International travellers will be subjected to extensive grilling before entering Australia when the borders reopen in mid-2022, as the government plans to ditch passenger declaration cards.
Home Affairs secretary Michael Pezzullo said the department faced a massive task of creating a digitised version of the customs declaration form that would force travellers to provide significant health information before flights were booked, before checking in and before they were allowed to enter the country.
The Morrison government revealed in the federal budget it was tracking to open borders by mid-2022, but the Australian Border Force (ABF) will demand extensive health details such as an individual’s Covid-19 vaccination status.
The jab verification and digital declaration process will allow tourists to enter Australia without the need for 14-day hotel quarantine.
“The technical difficulty of doing this should not be in anyway underappreciated,” Mr Pezzullo told Budget Estimates on Monday, detailing the massive task to find a tenderer to produce a functional prototype in time for travel to resume.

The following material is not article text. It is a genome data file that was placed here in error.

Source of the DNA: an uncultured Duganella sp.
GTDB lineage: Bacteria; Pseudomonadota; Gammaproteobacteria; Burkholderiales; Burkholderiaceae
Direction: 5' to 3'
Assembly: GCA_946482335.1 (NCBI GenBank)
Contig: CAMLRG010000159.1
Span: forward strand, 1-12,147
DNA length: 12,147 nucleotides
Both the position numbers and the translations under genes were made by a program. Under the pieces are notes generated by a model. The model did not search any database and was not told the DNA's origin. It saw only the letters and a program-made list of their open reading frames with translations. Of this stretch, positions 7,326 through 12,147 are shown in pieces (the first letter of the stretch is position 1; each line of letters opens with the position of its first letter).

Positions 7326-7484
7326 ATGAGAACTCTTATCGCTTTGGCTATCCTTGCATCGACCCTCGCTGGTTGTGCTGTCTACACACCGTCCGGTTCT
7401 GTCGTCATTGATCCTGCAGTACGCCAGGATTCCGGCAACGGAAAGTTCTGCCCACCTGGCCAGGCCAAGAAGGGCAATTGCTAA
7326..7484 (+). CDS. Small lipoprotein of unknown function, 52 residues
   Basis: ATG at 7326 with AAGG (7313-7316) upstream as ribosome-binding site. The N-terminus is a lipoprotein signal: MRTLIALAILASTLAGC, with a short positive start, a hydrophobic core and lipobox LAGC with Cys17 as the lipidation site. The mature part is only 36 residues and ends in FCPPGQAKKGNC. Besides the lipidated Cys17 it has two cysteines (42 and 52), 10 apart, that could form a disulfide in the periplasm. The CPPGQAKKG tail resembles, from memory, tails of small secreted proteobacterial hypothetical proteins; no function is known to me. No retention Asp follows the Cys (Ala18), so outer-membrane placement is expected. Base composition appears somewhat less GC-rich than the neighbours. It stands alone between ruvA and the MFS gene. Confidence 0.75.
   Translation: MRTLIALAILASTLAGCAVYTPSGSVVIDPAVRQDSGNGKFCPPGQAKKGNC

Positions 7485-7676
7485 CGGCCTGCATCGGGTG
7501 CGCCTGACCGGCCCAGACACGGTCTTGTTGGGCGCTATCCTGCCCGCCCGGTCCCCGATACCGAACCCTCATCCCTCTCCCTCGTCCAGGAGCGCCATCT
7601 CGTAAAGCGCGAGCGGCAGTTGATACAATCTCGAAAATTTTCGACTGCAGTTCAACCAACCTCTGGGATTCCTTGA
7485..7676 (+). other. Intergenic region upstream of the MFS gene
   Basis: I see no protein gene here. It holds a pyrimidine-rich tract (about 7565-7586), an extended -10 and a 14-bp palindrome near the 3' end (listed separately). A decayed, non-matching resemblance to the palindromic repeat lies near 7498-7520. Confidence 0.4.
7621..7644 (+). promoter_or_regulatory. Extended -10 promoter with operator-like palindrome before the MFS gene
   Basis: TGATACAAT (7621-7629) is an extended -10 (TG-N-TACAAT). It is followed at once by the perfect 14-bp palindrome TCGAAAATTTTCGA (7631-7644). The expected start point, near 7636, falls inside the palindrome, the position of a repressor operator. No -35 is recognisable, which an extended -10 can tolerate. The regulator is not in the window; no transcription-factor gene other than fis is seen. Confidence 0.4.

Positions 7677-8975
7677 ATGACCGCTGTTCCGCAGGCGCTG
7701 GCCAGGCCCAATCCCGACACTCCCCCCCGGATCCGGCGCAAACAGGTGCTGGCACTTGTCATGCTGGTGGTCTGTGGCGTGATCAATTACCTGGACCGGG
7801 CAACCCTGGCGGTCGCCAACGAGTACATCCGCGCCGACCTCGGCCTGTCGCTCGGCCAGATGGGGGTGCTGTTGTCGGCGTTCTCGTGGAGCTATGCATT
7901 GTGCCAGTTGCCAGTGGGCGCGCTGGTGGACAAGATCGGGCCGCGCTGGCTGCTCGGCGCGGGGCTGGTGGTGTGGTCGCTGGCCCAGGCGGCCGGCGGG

“It’s just simply a function of the way the post-war travel system has evolved, (but) health has typically been a separate part of the exchange of information.
“So when you would fly into an Australian international airport, you would get your international passenger card an hour or two out from landing.
“There would be various passenger declarations that you would make – are you carrying excess currency? Are you carrying liquor? Are you carrying cigarettes? Have you been in certain parts of the world? Have you been camping? Do you have soil on equipment?
“We’re going to have to bake in and build in health information into that declaration and there’s no point being told that when you’re an hour or two out from landing.
“The digital passenger declaration will have to be mounted onto our system so we receive the information before you check in and as you check in so that you are agreeing to travel.
“That is not an easy technical solution and we are working through that as quickly as we can.”
Mr Pezzullo said the department intended to have a prototype running by the end of the year.
“But looking at the technical requirements of digitising health information, which we’ve never collected in the form I’ve just described, I would have thought at the earliest at scale would be at the first half of next year to trial it, make sure that it’s working.”
The top security figure said the ABF processed about 50 million travellers a year entering the country before the pandemic began but just 2 per cent of that figure now.